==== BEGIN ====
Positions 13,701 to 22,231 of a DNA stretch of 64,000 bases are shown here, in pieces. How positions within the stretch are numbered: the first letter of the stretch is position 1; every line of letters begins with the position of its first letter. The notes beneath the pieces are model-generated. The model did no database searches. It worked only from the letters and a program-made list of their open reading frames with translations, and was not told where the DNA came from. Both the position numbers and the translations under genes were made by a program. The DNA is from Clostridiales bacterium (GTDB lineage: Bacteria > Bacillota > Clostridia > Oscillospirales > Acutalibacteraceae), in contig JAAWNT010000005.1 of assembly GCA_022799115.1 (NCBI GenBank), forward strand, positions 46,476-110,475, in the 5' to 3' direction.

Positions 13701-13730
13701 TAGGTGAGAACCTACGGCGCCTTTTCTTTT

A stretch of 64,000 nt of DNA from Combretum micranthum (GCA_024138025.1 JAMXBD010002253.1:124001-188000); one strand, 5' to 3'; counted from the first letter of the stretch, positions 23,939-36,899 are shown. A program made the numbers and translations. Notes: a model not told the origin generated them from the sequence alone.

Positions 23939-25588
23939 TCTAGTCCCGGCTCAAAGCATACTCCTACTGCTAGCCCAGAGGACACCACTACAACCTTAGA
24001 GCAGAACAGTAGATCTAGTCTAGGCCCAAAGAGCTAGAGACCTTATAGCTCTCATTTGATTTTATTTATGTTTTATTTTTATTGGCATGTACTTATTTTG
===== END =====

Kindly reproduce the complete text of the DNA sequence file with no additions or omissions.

Positions 13,701 to 22,231 of a DNA stretch of 64,000 bases are shown here, in pieces. How positions within the stretch are numbered: the first letter of the stretch is position 1; every line of letters begins with the position of its first letter. The notes beneath the pieces are model-generated. The model did no database searches. It worked only from the letters and a program-made list of their open reading frames with translations, and was not told where the DNA came from. Both the position numbers and the translations under genes were made by a program. The DNA is from Clostridiales bacterium (GTDB lineage: Bacteria > Bacillota > Clostridia > Oscillospirales > Acutalibacteraceae), in contig JAAWNT010000005.1 of assembly GCA_022799115.1 (NCBI GenBank), forward strand, positions 46,476-110,475, in the 5' to 3' direction.

Positions 13701-13730
13701 TAGGTGAGAACCTACGGCGCCTTTTCTTTT

A stretch of 64,000 nt of DNA from Combretum micranthum (GCA_024138025.1 JAMXBD010002253.1:124001-188000); one strand, 5' to 3'; counted from the first letter of the stretch, positions 23,939-36,899 are shown. A program made the numbers and translations. Notes: a model not told the origin generated them from the sequence alone.

Positions 23939-25588
23939 TCTAGTCCCGGCTCAAAGCATACTCCTACTGCTAGCCCAGAGGACACCACTACAACCTTAGA
24001 GCAGAACAGTAGATCTAGTCTAGGCCCAAAGAGCTAGAGACCTTATAGCTCTCATTTGATTTTATTTATGTTTTATTTTTATTGGCATGTACTTATTTTG